TST4434 / Case No. NS027378 oRDER To SHoW CAUSE FoR CHANGE oF NAME SUPERIOR COURT OF CALIFORNIA, COUNTY OF LOS ANGELES, 415 W. Ocean Blvd., Long Beach, CA 90802. PETITION OF Donnie Keith Freeman, For Change of Name. TO ALL INTERESTED PERSONS: 1. Petitioner DONNIE KEITH FREEMAN, filed a petition with this court for a decree changing names as follows: Present Name: DONNIE KEITH FREEMAN to Proposed Name: DOMENIQ X. 2. THE COURT ORDERS that all persons interested in this matter shall appear before this court at the hearing indicated below to show cause, if any, shy the petition for change of name should not be granted. NOTICE OF HEARING: Date: August 26, 2013; Time: 8:30 A.M.; Dept. 11, Room 31. The address of the court is the same as above. A copy of this Order to Show Cause shall be published at least once each week for four successive weeks prior to the date set for hearing on the petition in the following newspaper of general circulation, printed in this county, THE SIGNAL TRIBUNE, 939 E. 27th. Street, Signal Hill, CA 90755: August 2, 9, 16, 23, 2013. ___//ss//___ Ross M. Klein, Judge of the Superior Court Dated: July 15, 2013

TST4432 / 2013 151669 FICTITIoUS BUSINESS NAME STATEMENT The following person is doing business as: TURBO PRINTS LLC, 1345 W. 14th St., Long Beach, CA 90813. Registrant: TURBO PRINTS LLC, 1345 W. 14th St., Long Beach, CA 90813. This business is conducted by: a Limited Liability Company. I declare that all information in this statement is true and correct. Signed: Naturbo Ayala. The registrant has begun to transact business under the fictitious business name or names listed herein. The registrant began using this fictitious business name on April 22, 2013. This statement was filed with the county clerk of Los Angeles County on July 22, 2013. NOTICE: This fictitious business name statement expires five years from the date it was filed in the office of the county clerk. A new fictitious business name statement must be filed prior to that date. The filing of this statement does not of itself authorize the use in this state of a fictitious business name in violation of the rights of another under federal, state, or common law (see section 14411 et seq., Business and Professions Code). Pub. The Signal Tribune: July 26, & August 2, 9, 16, 2013.

TST4439 / 2013 151968 FICTITIoUS BUSINESS NAME STATEMENT The following person is doing business as: 1. TOOLLODGE, 2. TOOLLODGE TOOL DRAWER ORGANIZER, 1061 Park Ave. Suite 107, Long Beach, CA 90804. Registrant: CONFIDENCE INTERVAL LLC, 1061 Park Ave. Suite 107, Long Beach, CA 90804. This business is conducted by: a Limited Liability Company. I declare that all information in this statement is true and correct. Signed: Melinda A. Young, Managing Member. The registrant has not begun to transact business under the fictitious business name or names listed herein. This statement was filed with the county clerk of Los Angeles County on July 22, 2013. NOTICE: This fictitious business name statement expires five years from the date it was filed in the office of the county clerk. A new fictitious business name statement must be filed prior to that date. The filing of this statement does not of itself authorize the use in this state of a fictitious business name in violation of the rights of another under federal, state, or common law (see section 14411 et seq., Business and Professions Code). Pub. The Signal Tribune: August 9, 16, 23, 30, 2013. TST4440 / 2013 162537 FICTITIoUS BUSINESS NAME STATEMENT The following person is doing business as: CONSTRUCTION ACCOUNTING SERVICE, 2450 Orange Ave., Signal Hill, CA 90755. Registrant: 1. ALFREDO PERALES JR., 2. DEBRA RAE TODD, 1551 Ravenna, Wilmington, CA 90744. This business is conducted by: who or what. I declare that all information in this statement is true and correct. Signed: Alfredo Perales Jr. The registrant has begun to transact business under the fictitious business name or names listed herein. The registrant began using this fictitious business name on August 5, 2013. This statement was filed with the county clerk of Los Angeles County on August 5, 2013. NOTICE: This fictitious business name statement expires five years from the date it was filed in the office of the county clerk. A new fictitious business name statement must be filed prior to that date. The filing of this statement does not of itself authorize the use in this state of a fictitious business name in violation of the rights of another under federal, state, or common law (see section 14411 et seq., Business and Professions Code). Pub. The Signal Tribune: August 9, 16, 23, 30, 2013.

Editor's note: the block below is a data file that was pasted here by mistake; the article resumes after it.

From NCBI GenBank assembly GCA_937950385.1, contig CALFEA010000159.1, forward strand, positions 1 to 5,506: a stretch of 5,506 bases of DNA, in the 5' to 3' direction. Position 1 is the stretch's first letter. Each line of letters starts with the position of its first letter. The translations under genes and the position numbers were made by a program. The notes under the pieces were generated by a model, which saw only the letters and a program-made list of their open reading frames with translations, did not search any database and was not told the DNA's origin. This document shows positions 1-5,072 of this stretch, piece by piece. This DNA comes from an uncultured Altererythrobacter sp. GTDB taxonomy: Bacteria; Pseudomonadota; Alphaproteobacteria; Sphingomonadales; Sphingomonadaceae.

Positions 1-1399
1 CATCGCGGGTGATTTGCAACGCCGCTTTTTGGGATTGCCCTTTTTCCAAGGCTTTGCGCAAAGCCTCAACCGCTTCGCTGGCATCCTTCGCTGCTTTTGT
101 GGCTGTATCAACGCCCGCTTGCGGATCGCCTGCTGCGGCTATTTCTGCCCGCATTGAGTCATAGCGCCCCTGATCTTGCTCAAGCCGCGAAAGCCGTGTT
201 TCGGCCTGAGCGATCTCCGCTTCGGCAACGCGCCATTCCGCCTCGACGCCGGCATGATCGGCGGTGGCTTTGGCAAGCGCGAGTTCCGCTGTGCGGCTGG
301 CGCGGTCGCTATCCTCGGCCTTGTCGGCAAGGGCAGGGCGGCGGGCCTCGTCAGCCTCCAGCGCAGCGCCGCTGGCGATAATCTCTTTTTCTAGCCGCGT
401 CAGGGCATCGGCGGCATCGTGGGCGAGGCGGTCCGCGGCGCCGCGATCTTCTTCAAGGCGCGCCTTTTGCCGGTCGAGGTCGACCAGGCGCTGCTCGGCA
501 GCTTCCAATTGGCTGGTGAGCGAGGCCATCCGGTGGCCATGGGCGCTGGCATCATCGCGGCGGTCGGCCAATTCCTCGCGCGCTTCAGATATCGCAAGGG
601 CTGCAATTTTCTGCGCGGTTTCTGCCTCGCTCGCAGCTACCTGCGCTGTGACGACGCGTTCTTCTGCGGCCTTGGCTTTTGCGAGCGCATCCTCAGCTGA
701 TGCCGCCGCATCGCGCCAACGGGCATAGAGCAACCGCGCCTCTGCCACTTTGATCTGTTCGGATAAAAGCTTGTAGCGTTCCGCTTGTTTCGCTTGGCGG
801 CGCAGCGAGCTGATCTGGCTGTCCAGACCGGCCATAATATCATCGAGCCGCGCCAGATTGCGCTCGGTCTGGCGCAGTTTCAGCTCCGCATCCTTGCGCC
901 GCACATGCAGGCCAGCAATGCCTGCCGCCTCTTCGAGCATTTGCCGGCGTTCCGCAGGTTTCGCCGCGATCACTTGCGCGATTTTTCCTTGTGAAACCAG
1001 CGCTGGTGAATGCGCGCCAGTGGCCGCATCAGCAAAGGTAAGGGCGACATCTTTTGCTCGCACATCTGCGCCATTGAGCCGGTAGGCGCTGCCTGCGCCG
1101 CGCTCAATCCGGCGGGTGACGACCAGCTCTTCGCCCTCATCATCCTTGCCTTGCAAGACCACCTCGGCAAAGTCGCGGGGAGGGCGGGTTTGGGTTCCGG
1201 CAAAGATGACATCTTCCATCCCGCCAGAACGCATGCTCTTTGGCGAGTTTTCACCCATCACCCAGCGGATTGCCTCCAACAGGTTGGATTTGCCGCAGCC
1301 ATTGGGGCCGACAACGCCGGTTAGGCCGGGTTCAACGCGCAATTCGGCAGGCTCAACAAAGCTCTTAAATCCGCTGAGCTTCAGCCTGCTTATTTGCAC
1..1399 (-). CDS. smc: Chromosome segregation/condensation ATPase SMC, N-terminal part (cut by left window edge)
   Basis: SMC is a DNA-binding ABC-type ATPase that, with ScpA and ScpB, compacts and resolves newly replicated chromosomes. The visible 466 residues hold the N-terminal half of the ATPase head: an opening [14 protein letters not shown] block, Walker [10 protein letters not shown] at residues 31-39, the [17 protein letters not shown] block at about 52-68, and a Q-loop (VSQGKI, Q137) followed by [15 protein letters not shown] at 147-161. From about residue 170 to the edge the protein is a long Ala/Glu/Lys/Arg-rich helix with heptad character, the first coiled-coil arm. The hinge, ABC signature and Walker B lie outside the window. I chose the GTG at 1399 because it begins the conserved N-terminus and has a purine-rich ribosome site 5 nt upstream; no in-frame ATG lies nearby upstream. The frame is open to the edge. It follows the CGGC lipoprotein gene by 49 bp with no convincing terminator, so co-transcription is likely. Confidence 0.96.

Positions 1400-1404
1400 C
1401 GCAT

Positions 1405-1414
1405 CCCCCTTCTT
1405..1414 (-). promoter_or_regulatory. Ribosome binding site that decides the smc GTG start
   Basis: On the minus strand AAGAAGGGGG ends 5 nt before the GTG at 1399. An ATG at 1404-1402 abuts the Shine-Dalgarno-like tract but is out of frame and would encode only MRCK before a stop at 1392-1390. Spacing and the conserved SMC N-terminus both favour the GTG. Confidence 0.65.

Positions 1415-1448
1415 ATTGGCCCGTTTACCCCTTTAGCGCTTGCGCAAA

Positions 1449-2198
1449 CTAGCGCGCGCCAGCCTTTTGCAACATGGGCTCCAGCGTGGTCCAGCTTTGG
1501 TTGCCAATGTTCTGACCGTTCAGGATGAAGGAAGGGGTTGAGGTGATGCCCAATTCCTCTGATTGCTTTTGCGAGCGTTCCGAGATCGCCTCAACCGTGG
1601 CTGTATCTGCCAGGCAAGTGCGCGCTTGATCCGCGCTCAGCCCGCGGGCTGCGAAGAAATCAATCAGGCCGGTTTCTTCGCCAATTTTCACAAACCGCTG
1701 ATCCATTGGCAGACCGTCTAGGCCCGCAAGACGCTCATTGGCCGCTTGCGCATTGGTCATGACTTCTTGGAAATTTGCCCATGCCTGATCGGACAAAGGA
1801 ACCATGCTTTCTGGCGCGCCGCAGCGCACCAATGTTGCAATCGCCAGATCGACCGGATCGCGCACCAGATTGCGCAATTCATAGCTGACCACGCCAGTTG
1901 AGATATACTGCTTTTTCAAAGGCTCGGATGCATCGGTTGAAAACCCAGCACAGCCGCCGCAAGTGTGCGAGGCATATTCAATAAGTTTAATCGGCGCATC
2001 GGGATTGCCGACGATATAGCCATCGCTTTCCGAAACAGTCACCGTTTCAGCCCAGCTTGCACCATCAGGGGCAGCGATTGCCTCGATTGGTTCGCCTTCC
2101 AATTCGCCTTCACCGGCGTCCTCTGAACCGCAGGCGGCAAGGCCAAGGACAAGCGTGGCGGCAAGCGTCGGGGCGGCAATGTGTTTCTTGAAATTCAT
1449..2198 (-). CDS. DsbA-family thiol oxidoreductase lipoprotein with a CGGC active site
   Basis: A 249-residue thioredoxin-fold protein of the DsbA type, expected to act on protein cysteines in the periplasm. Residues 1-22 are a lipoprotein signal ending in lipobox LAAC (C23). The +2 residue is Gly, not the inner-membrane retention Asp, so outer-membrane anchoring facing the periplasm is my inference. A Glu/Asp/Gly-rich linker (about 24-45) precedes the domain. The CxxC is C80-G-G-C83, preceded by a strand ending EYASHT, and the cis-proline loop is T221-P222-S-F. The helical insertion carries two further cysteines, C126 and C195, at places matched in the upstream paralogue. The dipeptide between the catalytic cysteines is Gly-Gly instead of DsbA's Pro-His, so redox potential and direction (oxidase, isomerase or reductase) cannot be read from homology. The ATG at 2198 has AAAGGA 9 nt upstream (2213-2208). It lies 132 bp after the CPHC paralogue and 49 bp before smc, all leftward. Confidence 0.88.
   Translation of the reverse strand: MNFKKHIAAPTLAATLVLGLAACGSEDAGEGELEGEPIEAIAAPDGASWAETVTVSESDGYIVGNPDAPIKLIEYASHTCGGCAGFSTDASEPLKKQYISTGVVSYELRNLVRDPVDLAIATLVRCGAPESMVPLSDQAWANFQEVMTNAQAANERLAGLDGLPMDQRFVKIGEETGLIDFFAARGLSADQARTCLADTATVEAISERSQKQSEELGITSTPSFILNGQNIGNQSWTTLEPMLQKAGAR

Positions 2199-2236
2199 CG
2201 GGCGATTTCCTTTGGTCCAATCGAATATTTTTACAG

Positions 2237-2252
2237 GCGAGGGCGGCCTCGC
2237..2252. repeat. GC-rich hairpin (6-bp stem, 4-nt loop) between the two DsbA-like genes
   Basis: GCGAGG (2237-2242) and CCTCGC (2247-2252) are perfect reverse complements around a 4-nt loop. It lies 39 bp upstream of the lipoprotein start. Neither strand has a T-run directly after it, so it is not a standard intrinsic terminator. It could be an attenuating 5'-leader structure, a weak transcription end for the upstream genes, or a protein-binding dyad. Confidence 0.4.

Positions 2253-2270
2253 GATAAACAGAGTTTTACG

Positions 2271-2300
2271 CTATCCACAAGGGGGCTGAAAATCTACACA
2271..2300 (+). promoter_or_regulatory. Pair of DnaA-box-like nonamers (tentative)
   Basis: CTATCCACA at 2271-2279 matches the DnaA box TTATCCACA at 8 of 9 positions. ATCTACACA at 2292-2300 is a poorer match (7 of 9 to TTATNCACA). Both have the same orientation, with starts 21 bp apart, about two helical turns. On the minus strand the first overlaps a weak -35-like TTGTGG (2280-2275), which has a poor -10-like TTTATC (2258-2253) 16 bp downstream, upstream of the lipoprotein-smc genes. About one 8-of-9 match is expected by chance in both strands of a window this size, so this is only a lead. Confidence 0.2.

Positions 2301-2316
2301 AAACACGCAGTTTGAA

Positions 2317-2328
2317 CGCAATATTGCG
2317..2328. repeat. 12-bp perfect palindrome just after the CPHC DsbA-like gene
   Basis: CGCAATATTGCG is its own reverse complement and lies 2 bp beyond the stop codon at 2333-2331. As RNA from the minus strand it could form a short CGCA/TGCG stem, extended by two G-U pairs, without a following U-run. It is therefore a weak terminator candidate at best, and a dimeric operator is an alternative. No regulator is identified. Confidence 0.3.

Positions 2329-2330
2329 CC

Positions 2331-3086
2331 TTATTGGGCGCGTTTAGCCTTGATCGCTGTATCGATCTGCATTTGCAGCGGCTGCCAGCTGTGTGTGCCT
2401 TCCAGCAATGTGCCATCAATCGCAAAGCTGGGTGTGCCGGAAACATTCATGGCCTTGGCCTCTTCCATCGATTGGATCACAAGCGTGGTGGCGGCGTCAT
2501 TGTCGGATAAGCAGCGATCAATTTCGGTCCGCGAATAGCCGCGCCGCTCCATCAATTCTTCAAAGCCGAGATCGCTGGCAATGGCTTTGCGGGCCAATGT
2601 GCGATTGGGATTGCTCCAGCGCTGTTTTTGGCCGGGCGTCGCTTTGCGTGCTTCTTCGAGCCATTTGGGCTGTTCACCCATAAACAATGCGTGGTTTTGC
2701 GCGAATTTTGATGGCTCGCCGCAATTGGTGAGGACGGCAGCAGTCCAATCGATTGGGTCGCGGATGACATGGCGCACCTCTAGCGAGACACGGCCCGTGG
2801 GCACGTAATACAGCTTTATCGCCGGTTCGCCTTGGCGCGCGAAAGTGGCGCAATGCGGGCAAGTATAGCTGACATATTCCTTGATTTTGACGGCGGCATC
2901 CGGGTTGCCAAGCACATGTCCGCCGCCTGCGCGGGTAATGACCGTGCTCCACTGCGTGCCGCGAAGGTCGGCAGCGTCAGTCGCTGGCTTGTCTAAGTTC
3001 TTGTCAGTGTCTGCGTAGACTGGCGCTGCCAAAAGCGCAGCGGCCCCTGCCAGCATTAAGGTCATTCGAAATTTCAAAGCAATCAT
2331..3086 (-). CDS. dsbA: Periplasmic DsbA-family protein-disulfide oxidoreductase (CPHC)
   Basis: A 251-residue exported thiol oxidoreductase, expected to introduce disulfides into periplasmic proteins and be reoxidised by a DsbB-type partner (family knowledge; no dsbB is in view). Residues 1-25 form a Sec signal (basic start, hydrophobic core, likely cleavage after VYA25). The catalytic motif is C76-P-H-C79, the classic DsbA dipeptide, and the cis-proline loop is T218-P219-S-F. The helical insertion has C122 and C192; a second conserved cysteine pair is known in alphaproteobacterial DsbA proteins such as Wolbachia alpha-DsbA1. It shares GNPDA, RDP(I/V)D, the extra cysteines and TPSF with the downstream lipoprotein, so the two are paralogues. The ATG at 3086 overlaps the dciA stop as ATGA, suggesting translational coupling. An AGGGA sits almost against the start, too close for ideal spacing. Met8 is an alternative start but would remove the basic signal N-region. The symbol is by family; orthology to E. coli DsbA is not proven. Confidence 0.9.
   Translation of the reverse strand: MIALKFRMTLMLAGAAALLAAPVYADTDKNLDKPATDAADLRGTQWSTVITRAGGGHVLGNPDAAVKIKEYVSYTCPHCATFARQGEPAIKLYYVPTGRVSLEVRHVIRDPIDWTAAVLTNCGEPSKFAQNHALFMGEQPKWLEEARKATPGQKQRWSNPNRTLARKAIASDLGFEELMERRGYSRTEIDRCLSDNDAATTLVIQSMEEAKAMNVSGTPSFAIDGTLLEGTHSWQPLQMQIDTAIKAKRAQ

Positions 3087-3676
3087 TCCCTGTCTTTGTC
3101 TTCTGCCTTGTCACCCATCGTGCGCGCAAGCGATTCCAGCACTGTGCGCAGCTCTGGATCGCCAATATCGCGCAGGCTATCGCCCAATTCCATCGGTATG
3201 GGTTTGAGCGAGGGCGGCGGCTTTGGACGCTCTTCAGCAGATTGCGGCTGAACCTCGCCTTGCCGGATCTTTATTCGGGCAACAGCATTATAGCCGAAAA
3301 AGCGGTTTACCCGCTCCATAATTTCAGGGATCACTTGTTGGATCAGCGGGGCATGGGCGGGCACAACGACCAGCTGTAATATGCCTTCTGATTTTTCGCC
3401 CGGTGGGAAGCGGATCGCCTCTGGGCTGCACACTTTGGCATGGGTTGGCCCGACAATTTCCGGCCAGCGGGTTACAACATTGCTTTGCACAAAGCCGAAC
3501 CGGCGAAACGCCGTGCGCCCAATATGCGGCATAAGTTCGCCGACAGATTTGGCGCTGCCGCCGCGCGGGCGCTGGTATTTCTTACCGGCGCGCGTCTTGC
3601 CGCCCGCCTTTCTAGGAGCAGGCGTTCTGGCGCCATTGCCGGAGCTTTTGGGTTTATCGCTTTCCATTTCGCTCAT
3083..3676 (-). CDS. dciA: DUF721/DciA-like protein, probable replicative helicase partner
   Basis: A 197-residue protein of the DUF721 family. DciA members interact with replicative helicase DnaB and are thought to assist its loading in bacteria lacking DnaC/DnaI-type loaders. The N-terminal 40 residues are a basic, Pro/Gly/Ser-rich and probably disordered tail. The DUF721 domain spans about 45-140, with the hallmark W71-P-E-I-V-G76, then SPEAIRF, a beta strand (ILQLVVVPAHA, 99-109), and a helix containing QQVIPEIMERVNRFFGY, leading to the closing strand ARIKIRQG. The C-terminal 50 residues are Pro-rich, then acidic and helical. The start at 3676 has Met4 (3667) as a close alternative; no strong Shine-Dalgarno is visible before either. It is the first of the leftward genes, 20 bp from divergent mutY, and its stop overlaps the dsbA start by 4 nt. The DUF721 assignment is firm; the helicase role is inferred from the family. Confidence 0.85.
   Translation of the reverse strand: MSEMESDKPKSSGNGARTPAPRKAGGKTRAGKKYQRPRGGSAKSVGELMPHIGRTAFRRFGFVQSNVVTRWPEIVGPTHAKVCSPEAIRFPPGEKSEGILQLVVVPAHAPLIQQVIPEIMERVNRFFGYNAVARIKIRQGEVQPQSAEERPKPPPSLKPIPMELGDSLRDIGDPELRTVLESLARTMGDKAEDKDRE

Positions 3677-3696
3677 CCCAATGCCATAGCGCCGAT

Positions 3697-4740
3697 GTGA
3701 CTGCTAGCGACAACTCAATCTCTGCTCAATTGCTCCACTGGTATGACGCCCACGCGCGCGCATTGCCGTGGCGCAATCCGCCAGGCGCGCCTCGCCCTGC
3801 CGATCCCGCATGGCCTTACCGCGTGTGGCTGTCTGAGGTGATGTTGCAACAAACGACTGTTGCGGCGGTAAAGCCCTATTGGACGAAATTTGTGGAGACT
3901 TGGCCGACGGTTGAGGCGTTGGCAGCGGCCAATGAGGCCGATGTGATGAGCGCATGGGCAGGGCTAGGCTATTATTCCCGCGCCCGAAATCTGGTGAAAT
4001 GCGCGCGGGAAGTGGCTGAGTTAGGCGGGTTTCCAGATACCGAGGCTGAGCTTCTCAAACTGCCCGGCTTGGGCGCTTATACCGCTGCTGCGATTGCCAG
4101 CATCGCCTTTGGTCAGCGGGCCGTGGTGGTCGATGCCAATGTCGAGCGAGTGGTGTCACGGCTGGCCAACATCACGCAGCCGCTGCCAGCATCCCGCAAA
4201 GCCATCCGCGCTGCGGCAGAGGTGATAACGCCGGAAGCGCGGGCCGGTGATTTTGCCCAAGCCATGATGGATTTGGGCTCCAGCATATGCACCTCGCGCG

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Sunday, Aug. 11 Non-injury hit-and-run 8:56pm– E. Willow St./Orange Ave.

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Friday, Aug. 9 Battery 8am– 3500 block Elm Ave.

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14 SIGNAL TRIBUNE

CSULB

continued from page 1